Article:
January 25, 2010 (PRLEAP.COM) Health News
AbleChild, a national parent's rights organization dedicated to protecting full informed consent and providing support against the use of psychotropic drugs and restraints used on children, has submitted to federal judge, Honorable Christopher F. Drony a "friend of the court" brief on behalf of children within the Department of Children and Family (DCF) services in Connecticut in the Juan F. vs. Rell case.

The Juan F. vs. Rell case stemmed from a child in State care that died due to services provided by the State of Connecticut. The death prompted an investigation into the types of services that Connecticut offers and/or mandates. AbleChild's goal is to protect the rights of a child so that services offered or mandated to families do not include subjective checklist evaluations and forced prescribing of psychiatric drug "treatments" for a child without a parent's consent or without providing alternative educational and natural mental health solutions. All too often mandated treatments for children in State care are psychiatric drugs that may or may not be approved by the FDA and of which carry dangerous side effects.

Connecticut uses outside mental health vendors to supply services. Additionally, the billion dollar biotech industry lobbies to increase the number of children who are mandated to use mental health services under the DCF. This industry has great influence on policies relating to "treatment plans" for the children, which includes psychiatric drugs. AbleChild's focus is to increase oversight and accountability on the intake procedures to avoid mandated psychiatric evaluations and forced drug "treatment" plans.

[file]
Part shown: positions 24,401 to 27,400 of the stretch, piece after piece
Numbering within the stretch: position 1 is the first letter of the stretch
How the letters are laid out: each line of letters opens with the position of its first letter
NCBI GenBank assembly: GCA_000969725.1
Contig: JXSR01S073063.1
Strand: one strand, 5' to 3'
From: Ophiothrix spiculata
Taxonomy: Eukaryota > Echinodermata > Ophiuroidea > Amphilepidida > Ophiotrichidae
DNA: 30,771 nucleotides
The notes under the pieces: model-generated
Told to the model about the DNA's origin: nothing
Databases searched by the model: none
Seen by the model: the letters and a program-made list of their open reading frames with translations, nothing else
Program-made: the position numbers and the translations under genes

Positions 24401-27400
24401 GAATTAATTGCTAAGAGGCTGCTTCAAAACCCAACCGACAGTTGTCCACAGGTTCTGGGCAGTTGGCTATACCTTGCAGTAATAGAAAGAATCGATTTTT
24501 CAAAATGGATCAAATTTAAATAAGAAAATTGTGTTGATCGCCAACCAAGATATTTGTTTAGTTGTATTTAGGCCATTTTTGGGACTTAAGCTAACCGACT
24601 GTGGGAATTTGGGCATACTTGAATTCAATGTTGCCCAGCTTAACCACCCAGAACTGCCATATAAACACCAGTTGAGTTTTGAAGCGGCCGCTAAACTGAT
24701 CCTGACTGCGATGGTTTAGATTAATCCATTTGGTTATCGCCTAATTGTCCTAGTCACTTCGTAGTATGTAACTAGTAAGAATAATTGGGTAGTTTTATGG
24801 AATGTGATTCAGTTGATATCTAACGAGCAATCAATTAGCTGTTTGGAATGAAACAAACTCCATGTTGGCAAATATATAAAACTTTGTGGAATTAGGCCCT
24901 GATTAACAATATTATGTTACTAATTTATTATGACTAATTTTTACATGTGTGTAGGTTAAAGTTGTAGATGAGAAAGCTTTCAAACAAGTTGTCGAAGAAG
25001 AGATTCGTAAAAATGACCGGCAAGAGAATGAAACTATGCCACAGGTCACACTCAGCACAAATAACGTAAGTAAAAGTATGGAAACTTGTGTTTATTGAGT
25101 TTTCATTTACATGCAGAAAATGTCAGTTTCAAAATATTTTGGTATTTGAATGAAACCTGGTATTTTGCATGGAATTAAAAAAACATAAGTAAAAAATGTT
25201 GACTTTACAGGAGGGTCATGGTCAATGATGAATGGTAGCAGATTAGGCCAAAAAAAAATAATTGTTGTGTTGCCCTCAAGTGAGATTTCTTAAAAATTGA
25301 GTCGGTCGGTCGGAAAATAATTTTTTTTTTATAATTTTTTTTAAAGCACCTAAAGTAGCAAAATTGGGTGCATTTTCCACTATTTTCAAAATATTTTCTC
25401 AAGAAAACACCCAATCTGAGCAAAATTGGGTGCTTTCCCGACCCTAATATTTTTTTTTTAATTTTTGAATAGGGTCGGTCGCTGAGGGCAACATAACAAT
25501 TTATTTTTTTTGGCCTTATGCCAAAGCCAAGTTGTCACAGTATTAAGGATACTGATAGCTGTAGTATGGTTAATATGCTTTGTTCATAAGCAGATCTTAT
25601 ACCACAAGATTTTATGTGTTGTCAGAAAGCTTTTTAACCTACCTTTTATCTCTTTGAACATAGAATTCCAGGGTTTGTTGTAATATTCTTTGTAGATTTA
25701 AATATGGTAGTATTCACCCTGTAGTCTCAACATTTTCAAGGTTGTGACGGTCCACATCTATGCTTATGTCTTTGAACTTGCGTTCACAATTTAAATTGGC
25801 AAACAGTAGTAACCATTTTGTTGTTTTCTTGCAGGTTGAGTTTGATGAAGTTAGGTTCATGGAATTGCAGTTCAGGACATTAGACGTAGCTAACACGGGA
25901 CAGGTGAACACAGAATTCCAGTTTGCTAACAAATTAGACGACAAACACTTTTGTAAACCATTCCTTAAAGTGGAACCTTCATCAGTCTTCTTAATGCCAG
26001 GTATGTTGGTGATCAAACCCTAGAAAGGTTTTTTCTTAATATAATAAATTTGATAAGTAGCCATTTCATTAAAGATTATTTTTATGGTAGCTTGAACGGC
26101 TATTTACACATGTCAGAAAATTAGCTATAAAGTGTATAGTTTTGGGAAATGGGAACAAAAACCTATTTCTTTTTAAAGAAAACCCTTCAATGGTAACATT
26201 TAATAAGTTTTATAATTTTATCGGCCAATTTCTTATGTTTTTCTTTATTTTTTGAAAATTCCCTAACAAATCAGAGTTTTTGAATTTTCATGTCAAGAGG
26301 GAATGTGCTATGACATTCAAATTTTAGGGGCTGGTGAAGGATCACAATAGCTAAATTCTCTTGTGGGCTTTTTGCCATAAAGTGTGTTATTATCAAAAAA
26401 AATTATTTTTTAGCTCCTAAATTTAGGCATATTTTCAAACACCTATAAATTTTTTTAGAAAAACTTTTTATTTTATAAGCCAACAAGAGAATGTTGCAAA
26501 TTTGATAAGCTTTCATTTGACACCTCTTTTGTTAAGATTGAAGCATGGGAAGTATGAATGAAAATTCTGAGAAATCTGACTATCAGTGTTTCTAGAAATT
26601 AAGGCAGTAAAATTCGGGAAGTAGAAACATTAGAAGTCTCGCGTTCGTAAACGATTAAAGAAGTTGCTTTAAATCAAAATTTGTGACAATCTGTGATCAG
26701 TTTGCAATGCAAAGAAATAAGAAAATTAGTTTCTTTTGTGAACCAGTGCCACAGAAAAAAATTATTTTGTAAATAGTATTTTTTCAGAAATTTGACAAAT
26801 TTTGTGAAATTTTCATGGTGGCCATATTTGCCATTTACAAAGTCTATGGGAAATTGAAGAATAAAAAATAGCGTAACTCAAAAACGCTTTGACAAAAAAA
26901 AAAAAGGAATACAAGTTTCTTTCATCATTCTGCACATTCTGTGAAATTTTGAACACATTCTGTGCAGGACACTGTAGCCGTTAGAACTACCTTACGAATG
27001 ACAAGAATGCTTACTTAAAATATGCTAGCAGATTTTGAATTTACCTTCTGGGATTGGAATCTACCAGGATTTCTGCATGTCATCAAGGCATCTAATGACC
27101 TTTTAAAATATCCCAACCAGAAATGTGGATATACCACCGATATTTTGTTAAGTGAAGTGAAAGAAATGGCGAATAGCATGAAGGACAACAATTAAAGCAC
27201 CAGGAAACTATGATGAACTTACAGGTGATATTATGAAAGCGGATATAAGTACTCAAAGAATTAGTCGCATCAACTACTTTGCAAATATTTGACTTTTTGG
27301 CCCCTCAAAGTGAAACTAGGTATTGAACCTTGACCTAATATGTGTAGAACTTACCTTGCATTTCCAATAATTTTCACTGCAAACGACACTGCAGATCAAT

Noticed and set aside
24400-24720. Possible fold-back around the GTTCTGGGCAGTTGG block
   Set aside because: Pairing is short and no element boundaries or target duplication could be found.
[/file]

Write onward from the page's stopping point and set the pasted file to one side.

The "friend of court" briefing sent to the Judge also includes a current case pending before the United States Supreme Court regarding a constitutional concern relating to the DCF Hotline abuse reporting system. According to the States report, Juan F. Rell Exit Plan Quarterly Report July 1, 2009 September 30, 2009, "A key finding was the failure to incorporate stakeholder feedback and points of view, services needs, clarification and decisions, and important permanency considerations and action steps. The report indicated mixed results in the Department's efforts to increase the engagement of key participants."

It is AbleChild's position that these findings indicate a glaring lack of informed consent.

According to the briefing submitted by Ablechild, educational evaluations and real medical approaches which utilize legitimate science based tools should be implemented to test for visible health conditions and educational needs.

AbleChild stands ready to assist the State of Connecticut to protect children's rights inside and outside of State care. It is the mission of AbleChild, and the reason for the "friend of court" briefing that no family or child is forced into subjective testing or drug "treatment".